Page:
You’re just a human on a journey to reconnect with the Divine. You’ll find your way back again, and so will I. There is no way for us to fail at this, because there is no final destination, no perfect way to be. It is a continuous journey, whether we’re moving forward or backward, or standing still. We can’t get it wrong.

Blessed be the journey!

Wise Words (Not Mine) for Challenging Times

So, the election is over. I had planned to post my next Goddess rosary post today, but it felt weird to just blithely do my next post without acknowledging that many of us may be feeling like our worlds have been rocked. Many of us are grieving. Yesterday, people in my Facebook feed seemed stunned. Today, they seem angry.

I’m grieving and angry, too, and there is a part of me that was beating myself up for it yesterday, feeling like I was being self-indulgent and that I just needed to get over it. Then someone shared this article by Joann Macy, and this quote in particular stood out to me:

“This is a dark time filled with suffering, as old systems and previous certainties come apart. Like living cells in a larger body, we feel the trauma of our world. It is natural and even healthy that we do, for it shows we are still vitally linked in the web of life. So donโ€™t be afraid of the grief you may feel, or of the anger or fear: these responses arise, not from some private pathology, but from the depths of our mutual belonging. Bow to your pain for the world when it makes itself felt, and honour it as testimony to our interconnectedness.”

We grieve because we have opened ourselves up to acknowledging, to feeling, our connection with each other, and with the earth and all her creatures. Right now we don’t know what is going to happen next to those people and places that we love, and we are afraid.

I’m afraid for the further unregulated damage that may occur to our precious land and water, and to the creatures that share them with us. I’m afraid for everyone who is not male, straight, white, and Christian. I’m hoping for the best, but that doesn’t alleviate the fear and grief.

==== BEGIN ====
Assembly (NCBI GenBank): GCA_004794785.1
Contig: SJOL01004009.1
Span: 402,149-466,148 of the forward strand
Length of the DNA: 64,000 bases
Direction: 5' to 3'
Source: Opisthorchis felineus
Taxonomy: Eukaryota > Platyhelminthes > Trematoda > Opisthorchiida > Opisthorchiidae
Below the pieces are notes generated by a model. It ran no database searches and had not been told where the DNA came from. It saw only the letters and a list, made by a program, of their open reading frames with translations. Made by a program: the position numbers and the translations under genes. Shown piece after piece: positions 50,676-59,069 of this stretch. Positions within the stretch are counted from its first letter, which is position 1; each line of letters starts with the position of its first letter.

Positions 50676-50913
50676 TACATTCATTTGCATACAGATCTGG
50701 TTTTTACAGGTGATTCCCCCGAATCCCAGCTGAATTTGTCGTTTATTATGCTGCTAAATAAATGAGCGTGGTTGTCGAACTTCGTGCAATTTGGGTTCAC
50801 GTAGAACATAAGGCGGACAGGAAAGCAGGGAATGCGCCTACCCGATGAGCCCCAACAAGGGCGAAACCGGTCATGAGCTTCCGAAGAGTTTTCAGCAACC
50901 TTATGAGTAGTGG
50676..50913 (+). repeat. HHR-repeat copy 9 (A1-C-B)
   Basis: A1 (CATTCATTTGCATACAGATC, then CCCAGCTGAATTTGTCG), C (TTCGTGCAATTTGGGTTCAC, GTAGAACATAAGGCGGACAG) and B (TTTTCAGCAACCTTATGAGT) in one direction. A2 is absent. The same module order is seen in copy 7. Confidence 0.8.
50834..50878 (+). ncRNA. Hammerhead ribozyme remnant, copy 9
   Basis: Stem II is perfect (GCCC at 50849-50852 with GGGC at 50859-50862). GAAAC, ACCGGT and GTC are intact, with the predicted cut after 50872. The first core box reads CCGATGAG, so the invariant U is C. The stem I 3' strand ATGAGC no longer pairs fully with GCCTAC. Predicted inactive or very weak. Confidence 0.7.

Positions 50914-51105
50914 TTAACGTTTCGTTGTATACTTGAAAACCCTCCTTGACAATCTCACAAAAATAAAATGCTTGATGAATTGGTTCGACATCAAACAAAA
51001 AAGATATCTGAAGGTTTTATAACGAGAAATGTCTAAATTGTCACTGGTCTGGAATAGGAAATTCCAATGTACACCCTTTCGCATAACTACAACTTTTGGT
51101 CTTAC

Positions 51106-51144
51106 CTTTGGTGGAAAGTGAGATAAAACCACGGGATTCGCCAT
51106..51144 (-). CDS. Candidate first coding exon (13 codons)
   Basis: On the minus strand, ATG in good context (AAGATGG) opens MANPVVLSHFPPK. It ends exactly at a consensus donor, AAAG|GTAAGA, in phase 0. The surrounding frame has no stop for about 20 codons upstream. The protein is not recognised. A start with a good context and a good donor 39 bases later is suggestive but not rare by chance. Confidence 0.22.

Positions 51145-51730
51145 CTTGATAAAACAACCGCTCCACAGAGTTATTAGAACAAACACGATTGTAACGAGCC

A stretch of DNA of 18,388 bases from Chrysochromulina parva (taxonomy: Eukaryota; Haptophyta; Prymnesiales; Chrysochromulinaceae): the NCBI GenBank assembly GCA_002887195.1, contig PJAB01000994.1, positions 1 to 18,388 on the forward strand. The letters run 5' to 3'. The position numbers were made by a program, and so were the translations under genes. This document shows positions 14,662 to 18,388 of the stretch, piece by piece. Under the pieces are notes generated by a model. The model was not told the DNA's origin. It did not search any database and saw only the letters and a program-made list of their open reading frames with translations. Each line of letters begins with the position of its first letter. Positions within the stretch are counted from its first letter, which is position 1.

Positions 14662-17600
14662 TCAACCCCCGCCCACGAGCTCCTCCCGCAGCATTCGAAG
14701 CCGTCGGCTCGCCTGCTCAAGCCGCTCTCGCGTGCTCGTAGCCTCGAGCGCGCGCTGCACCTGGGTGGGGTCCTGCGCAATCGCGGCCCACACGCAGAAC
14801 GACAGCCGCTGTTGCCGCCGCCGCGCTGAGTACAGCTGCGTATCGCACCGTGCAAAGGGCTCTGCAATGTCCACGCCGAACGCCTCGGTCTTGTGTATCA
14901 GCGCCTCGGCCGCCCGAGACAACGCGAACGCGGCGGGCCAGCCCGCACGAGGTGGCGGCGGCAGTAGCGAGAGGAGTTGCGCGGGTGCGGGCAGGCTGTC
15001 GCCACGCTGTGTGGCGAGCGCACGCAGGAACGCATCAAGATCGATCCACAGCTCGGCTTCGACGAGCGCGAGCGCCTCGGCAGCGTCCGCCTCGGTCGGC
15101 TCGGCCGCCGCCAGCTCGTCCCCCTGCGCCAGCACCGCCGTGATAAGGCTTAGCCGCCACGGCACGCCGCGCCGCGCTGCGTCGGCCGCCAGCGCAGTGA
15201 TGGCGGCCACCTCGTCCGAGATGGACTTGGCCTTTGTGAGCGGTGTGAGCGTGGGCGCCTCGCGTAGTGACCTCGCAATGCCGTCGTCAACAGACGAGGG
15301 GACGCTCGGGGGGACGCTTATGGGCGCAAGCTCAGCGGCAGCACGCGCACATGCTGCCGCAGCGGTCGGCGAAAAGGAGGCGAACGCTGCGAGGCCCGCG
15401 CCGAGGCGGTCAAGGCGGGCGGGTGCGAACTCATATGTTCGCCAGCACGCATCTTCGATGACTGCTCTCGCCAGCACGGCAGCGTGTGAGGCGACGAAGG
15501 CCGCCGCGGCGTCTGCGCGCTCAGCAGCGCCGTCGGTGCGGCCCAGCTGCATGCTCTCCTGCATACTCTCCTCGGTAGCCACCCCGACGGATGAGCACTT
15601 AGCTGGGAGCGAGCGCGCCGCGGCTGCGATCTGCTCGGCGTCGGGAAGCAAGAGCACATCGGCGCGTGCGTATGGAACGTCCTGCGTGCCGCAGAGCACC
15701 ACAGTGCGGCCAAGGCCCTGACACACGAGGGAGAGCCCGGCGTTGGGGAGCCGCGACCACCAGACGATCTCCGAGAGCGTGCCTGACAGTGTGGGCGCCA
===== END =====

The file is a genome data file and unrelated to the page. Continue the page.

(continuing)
Yesterday, while drawing my cards for the day, two cards fell out of the deck together while I was shuffling:


Cards from the Gaian Tarot.

I felt like this was a challenge; to claim my power like the Elder of Fire and work for healing, or to give in to despair. My cards of the day gave further guidance: to work for justice, seek community, and be sure to listen to others.


Cards from Womanrunes and Gaian Tarot.

Last night I was reading Mysteries of the Dark Moon: The Healing Power of the Dark Goddess by Demetra George. Some passages about our shadows really spoke to where we are in our country right now:

“When we project our shadow, we externalize these inner distorted images and then cast them onto others, thus undermining our capacity to form safe and honest relationships.

We then perceive the outer world through the inner filter of our negative emotions and thoughts. When our minds are full of fear and hatred, we then see others as the personification of what is most frightening and hateful to us…

This becomes especially dangerous when society collectively projects a shadow onto a group and fantasizes that it is the enemy. Societal prejudices against blacks, Jews, homosexuals, witches, aliens [by this I think she means immigrants], Communists, or the Devil have led to mass intolerance, and even to persecutions, inquisitions, and other manifestations of hatred…”

I know I need to examine my own tendency to “other” people. What of my own shadow am I projecting onto “those Trump supporters”? Adding more fear and hatred to this cauldron is not going to help, but how do we even begin healing this? I don’t know.

For now, though, I’m still just processing everything, allowing myself to grieve, and not beating myself up for it anymore.

I highly recommend reading the whole Joanna Macy article that I quoted above. I also found comfort and inspiration yesterday from two other wise women:

Elizabeth Gilbert asking “Who do I want to be in this situation?”

Hecate Demeter sharing one of my favorite poems and some pertinent questions from Wendell Berry.

We’re all in this together. Somehow, that brings me great comfort.

Blessings to you, however you are processing this election.